by Carlton Ward Jr. | March 3, 2020
How This Photo Solved a Years-Long Mystery
I set up base camp at the Florida Panther National Wildlife Refuge on the edge of the Fakahatchee Strand. It was summer 2016, and I was just beginning my Path of the Panther project with the National Geographic Society. In an effort to photograph elusive panthers, I was building custom-made camera traps—professional DSLR cameras and multiple flashes, all in waterproof cases and triggered by invisible beams. The biologists who moved into the trailer next to mine were on a different mission: to study the rare ghost orchids that grow deep in the same swamps. The pollinator of these fairy-like flowers with spindly white petals has long evaded scientists. One of the biologists was using an off-the-shelf game camera to photograph the ghost orchid bloom. I knew there was little chance that camera would be fast enough to capture a speeding moth during a pollination visit that could last less than a second. My friend and fellow photographer Mac Stone had talked about camera trapping a ghost orchid a couple years prior, and the idea had seemed nearly impossible. But by 2016, I had some new tools, including a high-speed laser trigger that could change the game. So I took the challenge and configured a camera trap to try and photograph a moth.
The orchid researchers and I paddled the camera system into the heart of the flooded forest and pointed it at a bloom they had discovered. Hanging from the side of a pond apple tree, 8 feet off the ground and 5 feet above the water, were two delicate white flowers that might persist for two weeks, if we were lucky. Standing on my paddleboard, we hung the camera, flashes and laser triggers dangling above the water.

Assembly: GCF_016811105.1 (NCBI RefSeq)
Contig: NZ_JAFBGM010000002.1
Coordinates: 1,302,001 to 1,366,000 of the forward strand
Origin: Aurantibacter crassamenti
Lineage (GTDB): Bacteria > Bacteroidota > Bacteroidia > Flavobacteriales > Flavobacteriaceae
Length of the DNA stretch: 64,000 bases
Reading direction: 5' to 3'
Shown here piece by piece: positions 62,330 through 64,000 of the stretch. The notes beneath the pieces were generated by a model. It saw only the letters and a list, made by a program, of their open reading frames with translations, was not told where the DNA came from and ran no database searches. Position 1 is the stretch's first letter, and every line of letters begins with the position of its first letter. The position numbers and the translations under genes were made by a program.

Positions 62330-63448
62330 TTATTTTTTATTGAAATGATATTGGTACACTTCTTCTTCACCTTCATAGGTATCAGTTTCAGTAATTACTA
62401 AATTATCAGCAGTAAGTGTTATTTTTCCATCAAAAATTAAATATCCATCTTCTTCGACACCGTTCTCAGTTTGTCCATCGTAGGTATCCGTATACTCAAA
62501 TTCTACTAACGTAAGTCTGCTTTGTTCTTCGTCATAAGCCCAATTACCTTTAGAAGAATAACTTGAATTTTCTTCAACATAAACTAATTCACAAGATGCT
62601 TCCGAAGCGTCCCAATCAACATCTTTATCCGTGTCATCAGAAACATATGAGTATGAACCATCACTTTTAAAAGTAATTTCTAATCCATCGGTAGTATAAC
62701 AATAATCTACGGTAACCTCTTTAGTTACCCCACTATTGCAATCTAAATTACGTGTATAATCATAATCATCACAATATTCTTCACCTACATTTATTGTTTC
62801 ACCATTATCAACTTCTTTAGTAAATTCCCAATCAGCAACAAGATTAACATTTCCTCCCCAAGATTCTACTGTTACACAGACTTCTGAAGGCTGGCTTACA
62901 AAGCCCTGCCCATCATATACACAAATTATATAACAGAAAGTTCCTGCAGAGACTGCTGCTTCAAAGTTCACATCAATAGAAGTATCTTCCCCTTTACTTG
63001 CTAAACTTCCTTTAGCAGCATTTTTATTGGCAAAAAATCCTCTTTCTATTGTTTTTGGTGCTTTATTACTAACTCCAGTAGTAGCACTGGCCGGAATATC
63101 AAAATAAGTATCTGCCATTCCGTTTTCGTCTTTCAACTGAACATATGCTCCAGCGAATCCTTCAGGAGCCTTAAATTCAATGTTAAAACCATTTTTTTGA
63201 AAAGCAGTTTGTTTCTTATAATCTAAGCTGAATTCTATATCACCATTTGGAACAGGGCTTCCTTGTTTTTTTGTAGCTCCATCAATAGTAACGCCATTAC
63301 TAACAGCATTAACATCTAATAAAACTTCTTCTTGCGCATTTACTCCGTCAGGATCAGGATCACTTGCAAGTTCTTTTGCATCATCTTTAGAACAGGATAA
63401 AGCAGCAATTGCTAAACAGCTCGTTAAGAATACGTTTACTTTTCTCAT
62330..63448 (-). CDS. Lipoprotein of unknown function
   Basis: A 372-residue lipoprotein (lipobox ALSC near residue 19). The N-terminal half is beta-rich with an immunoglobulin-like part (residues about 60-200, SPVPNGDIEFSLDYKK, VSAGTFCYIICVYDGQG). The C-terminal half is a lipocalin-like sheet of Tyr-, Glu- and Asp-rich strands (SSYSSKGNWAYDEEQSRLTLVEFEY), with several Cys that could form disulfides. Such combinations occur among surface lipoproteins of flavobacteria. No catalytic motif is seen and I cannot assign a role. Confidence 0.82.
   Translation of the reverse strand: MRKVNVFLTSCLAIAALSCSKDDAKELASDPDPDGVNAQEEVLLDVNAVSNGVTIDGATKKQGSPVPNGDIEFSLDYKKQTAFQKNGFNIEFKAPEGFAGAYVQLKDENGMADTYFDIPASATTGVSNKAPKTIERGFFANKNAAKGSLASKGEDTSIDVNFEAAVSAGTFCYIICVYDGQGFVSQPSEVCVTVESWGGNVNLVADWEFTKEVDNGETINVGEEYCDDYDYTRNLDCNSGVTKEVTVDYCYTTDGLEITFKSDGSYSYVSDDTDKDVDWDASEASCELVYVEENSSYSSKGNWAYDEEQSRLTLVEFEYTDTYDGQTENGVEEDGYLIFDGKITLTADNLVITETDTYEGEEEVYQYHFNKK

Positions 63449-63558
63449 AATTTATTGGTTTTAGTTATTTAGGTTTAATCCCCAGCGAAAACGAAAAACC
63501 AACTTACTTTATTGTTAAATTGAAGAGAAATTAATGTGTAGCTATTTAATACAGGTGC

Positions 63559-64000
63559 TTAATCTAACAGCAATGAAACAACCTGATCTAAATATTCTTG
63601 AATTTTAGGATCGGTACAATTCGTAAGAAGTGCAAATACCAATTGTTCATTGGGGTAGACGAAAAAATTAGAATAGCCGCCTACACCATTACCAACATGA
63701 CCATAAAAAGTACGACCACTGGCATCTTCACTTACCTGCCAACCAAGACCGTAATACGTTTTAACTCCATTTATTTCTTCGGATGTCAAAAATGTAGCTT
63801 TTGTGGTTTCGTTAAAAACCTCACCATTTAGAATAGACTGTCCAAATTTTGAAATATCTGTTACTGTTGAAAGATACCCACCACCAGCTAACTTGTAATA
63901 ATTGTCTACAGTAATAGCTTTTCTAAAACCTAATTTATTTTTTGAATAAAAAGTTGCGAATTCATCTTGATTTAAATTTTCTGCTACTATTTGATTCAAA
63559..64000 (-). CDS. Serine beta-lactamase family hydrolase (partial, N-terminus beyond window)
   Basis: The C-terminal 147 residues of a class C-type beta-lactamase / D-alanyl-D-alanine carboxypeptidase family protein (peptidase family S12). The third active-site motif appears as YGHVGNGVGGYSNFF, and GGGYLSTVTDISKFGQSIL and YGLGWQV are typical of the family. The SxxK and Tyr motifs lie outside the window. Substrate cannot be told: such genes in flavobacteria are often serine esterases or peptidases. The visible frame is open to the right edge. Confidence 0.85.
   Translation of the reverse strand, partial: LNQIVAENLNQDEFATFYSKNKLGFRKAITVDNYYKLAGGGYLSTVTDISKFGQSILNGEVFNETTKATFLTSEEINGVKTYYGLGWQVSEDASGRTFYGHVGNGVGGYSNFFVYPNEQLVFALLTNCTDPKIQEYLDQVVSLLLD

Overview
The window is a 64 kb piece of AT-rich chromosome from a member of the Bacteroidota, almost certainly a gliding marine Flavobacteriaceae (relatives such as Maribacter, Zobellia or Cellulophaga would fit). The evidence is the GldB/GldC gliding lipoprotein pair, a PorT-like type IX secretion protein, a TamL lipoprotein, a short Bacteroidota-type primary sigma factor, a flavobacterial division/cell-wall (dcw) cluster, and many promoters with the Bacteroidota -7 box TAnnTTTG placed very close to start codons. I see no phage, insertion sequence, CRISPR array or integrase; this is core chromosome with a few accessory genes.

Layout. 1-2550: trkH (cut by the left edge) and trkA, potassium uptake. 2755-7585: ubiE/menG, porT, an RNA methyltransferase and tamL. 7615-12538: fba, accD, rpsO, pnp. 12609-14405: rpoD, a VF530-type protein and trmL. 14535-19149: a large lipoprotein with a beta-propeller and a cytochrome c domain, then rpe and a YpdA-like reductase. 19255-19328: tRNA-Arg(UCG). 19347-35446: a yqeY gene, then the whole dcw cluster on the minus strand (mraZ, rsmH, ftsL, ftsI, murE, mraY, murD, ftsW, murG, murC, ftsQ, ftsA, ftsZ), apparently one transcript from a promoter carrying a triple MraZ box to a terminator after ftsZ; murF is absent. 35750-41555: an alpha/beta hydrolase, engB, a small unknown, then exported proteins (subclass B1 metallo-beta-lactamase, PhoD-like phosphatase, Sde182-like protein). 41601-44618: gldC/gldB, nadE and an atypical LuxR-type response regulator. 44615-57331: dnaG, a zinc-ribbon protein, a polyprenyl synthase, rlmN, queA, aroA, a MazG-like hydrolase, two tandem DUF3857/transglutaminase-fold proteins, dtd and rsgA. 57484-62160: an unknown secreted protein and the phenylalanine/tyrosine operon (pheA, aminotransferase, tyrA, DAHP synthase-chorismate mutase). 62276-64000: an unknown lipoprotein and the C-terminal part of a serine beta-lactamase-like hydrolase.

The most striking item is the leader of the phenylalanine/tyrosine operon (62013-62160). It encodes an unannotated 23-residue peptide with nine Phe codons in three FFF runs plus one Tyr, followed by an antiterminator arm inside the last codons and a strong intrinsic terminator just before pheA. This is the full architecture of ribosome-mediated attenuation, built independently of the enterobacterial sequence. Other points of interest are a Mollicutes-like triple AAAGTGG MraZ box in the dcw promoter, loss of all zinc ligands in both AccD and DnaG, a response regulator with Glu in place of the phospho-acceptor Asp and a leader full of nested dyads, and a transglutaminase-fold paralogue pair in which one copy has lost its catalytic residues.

I knew the attempt was a bit crazy. Of the one in 10 ghost orchids that blooms each summer, approximately one in 10 gets pollinated. And I only had one camera trap pointed at one orchid. In the unlikely event that a moth would visit, the camera trap would then have to work, which is not a given in a hostile wetland with trigger tolerances so tight that the flower drooping by just 1 inch could throw off the aim. The bloom lasted for three weeks, and my camera captured hundreds of photos but only of raindrops and falling leaves.
My Path of the Panther project continued into 2017, giving me the chance to try again. That summer I moved the camera trap to multiple blooms and got a series of photos of a green moth on the lip of a flower. The moth was too small to be a pollinator, but the photos proved that the technology worked. By then, ghost orchid obsession had taken hold of me. In the summer of 2018, I dedicated more equipment to the orchid quest. I had learned a lot from two years of failures and was committed to one last try. Three orchids, six blooms, three cameras, 11 flashes and five laser triggers all hung above the murky water.
Three weeks later, when it happened, I couldn’t believe my eyes. As I stood on my paddleboard and scrolled through the photos, a huge orange moth filled the screen. The date was July 3. A couple days later, another moth was caught on camera, this time with a cluster of ghost orchid pollen visible on its head. It was the first-ever photograph of ghost orchid pollination, and even more exciting, it wasn’t of a giant sphinx moth, the species most of the orchid world assumed to be the flower’s sole pollinator, but rather a fig sphinx moth.
The photographs fueled me to keep going, and the discoveries just kept rolling in. During the summer of 2018, my cameras captured first-ever photos of five different species of sphinx moths probing and potentially pollinating ghost orchids. Three of the moths had ghost orchid pollen clearly visible on them, including the individual in this photo, a rustic sphinx moth, caught in the act of giving or receiving pollen. That summer, Mac Stone and biologist Peter Houlihan set another camera trap 50 feet up in a cypress tree at Corkscrew Swamp. They got the first-ever identifiable photo of a giant sphinx moth probing a ghost orchid and discovered new evidence that the giant sphinx might not actually be a pollinator after all! You can watch a short film about our team’s project and discoveries, Chasing Ghosts, on National Geographic’s YouTube channel.